In a recent interview by Ryan Hockensmith of ESPN magazine, Quinton “Rampage” Jackson (27-6, 13 KOs), the current UFC light heavyweight champion, expressed an interest in fighting IBF heavyweight champion Wladimir Klitschko (49-3, 44 KOs) in a boxing match if Quinton would receive a payment of between $10-20 million for the fight. The fight would be most appealing to many in the sports world, mainly because Jackson, 29, has quickly proven to have arguably the best boxing skills in the light heavyweight division in the UFC. Most recently, Jackson dropped Chuck Liddell, widely considered to have boxing superb boxing skills – good enough to be a boxer, perhaps – in the 1st round with a huge left hook, and then quickly pounded him out with a series of thundering blows to the head.
Could Jackson do the same against Wladimir Klitschko? The fight is intriguing, I must say, given the way Jackson has dominated his opponents in the UFC with his hands. However, Jackson’s height 6’1″ and weight – 205 lbs – would be a decided disadvantage against the tall, 6’7″ 244 lb, Klitschko, who would dwarf him in proportions and have tremendous reach advantage. However, Jackson is a outstanding athlete, and has shown the ability to quickly adapt to any situation while fighting in the MMA, which gives him good chance of making a potential fight with Klitschko very interesting while it lasts.
Welterweight Victor Ortiz (19-1-1, 14 KOs) came on late in the 10th round to knockout veteran Emmanuel Clottey (24-8, 14 KOs), the older brother of Joshua Clottey, on Thursday night at the Grand Plaza, in Houston, Texas. Clottey, 33, was knocked down twice in the tenth, before the referee Ronnie Halston swiftly moved in to put a stop to the bout at 2:59, with just a second to go in the tenth round. Up until then, Clottey had did little to distinguish himself in the fight, often throwing only a handful of punches each round while attempting to mostly avoid getting hit. He never seemed to get untracked during the fight, and only showed brief hints of the kind of talent that his younger brother, Joshua, posses.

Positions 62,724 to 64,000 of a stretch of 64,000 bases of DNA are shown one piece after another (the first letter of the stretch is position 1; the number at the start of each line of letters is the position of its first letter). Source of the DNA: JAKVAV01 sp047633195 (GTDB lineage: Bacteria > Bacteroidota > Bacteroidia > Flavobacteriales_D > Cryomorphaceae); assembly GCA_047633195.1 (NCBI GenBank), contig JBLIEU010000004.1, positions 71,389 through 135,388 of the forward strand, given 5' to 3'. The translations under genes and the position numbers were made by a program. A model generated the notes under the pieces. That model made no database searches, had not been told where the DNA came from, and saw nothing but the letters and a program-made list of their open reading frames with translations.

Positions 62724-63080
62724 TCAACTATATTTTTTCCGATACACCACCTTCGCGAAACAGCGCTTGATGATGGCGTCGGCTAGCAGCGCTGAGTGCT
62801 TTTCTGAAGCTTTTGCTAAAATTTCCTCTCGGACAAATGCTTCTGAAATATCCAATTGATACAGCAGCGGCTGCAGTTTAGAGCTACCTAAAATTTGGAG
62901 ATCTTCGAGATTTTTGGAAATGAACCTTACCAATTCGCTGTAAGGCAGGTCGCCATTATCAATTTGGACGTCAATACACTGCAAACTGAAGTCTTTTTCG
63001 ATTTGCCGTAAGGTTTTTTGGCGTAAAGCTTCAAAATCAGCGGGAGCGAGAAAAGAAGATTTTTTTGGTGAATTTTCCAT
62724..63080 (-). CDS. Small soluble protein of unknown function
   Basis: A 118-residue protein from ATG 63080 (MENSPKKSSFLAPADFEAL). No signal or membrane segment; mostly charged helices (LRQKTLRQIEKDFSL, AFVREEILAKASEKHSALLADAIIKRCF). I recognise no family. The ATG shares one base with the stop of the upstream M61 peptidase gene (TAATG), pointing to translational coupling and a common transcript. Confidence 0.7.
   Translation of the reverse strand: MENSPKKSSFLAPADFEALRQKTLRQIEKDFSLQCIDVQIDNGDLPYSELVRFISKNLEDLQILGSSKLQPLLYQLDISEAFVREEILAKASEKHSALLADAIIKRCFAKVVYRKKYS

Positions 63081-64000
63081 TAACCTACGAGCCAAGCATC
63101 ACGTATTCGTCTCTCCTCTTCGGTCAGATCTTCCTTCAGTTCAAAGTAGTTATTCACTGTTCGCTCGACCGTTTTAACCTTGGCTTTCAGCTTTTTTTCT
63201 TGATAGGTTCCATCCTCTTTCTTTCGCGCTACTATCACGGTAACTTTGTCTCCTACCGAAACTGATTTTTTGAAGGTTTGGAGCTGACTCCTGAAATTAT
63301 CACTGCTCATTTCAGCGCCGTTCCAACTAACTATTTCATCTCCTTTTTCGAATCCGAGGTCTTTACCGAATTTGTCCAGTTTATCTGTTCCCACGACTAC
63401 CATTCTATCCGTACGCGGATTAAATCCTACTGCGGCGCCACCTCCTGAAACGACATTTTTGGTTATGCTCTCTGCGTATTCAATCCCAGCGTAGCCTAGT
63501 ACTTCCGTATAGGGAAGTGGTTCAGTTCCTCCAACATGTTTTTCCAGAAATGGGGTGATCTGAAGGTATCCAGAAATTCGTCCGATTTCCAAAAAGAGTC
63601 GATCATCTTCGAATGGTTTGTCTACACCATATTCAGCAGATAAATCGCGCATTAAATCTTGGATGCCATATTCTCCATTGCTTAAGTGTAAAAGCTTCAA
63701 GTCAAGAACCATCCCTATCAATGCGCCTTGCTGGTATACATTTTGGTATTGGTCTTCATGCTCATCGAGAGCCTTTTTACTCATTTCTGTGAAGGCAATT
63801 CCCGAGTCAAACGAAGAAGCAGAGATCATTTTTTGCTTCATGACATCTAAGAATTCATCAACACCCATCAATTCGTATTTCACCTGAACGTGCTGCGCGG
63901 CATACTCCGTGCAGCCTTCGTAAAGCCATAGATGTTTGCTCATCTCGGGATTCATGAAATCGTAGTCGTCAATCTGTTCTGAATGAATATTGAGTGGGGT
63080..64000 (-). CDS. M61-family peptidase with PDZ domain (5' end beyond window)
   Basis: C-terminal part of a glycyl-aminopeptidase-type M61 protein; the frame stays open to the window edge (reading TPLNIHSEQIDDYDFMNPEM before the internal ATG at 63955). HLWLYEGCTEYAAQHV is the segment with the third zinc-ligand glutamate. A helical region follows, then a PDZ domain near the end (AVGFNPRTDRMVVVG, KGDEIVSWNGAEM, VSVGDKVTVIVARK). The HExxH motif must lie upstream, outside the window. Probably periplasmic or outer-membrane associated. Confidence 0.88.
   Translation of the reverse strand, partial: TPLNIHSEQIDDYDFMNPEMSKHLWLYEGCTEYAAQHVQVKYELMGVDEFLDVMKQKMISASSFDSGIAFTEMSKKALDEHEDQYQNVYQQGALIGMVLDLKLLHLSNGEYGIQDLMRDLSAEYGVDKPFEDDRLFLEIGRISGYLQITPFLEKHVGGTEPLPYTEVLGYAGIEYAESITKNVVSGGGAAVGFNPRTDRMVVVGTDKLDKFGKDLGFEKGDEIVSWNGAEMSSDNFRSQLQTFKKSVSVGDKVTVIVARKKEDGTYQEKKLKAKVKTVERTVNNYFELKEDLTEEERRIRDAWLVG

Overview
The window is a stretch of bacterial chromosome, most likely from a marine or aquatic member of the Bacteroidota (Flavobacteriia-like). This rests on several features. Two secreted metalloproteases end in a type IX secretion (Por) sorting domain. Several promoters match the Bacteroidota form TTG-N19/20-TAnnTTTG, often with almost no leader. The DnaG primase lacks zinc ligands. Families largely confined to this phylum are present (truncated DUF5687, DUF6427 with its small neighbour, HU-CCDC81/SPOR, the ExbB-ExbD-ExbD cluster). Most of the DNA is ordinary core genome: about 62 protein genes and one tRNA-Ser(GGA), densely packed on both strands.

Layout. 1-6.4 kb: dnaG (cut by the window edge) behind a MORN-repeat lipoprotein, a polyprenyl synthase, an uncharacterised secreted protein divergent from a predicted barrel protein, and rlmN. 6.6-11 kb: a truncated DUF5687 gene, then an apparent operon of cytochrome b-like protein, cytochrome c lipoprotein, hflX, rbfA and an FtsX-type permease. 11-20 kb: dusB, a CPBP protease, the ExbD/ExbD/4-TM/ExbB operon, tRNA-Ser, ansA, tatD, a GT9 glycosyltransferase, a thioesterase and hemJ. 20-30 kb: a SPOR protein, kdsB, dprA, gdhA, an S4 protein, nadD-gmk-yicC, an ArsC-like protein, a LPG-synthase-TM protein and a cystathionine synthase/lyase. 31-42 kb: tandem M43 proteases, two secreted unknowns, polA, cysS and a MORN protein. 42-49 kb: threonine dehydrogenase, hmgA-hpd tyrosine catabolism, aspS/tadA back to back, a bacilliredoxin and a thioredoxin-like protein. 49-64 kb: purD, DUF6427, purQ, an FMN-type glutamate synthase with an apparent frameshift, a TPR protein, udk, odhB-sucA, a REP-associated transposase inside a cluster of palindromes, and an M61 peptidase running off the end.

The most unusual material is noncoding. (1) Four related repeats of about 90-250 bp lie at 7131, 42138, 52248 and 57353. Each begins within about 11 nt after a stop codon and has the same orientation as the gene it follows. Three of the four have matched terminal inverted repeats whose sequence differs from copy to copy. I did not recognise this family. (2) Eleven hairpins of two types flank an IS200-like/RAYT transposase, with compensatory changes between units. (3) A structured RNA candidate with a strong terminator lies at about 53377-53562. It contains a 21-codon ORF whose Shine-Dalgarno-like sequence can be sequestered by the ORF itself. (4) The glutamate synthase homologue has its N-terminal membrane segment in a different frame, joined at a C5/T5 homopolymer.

Clottey was hurt several times in the fight, the sixth, seventh and ninth rounds, by left hands from Ortiz. It’s surprising he wasn’t hurt more, given the lack of any real retaliation punches thrown by Clottey all fight long. On the rare occasions Clottey did decide to punch, Ortiz didn’t appear to like it much and gave him a lot of respect, perhaps too much in the end because the fight could have ended earlier if Ortiz had pushed himself. Read the rest of this entry »
WBA woman’s flyweight world champion Susi Kentikian (17-0, 13) will defend her title against Shawnee Martin (8-4, 4 KOs) on September 7th, in a 10-round bout in Dusseldorf, Germany. Kentikian, only 19, is making her third world title boxing defense since capturing the crown in February 2007, in a win over Carolina Alvarez. In her 2nd title defense, Kentikian destroyed Maria Jose Nunez Anchorena in three brutal rounds, a bout in which Kentikian controlled the action from start to finish.
However, in Kentikian’s most recent bout, a 10-round split decision victory over Nadia Hockmi in May 2007, she was pushed to the very edge of her endurance and had to struggle hard to pull out the win in the last two rounds of the fight. Kentitkian, originally from Armenia and now living in Hamburg, Germany, stands only 5’0″ and often is at a considerable disadvantage against her taller opponents. However, she more than makes up for it in aggressiveness by attacking her opponents fiercely and keeping the fight on the inside where she uses her fast hands to pile up points.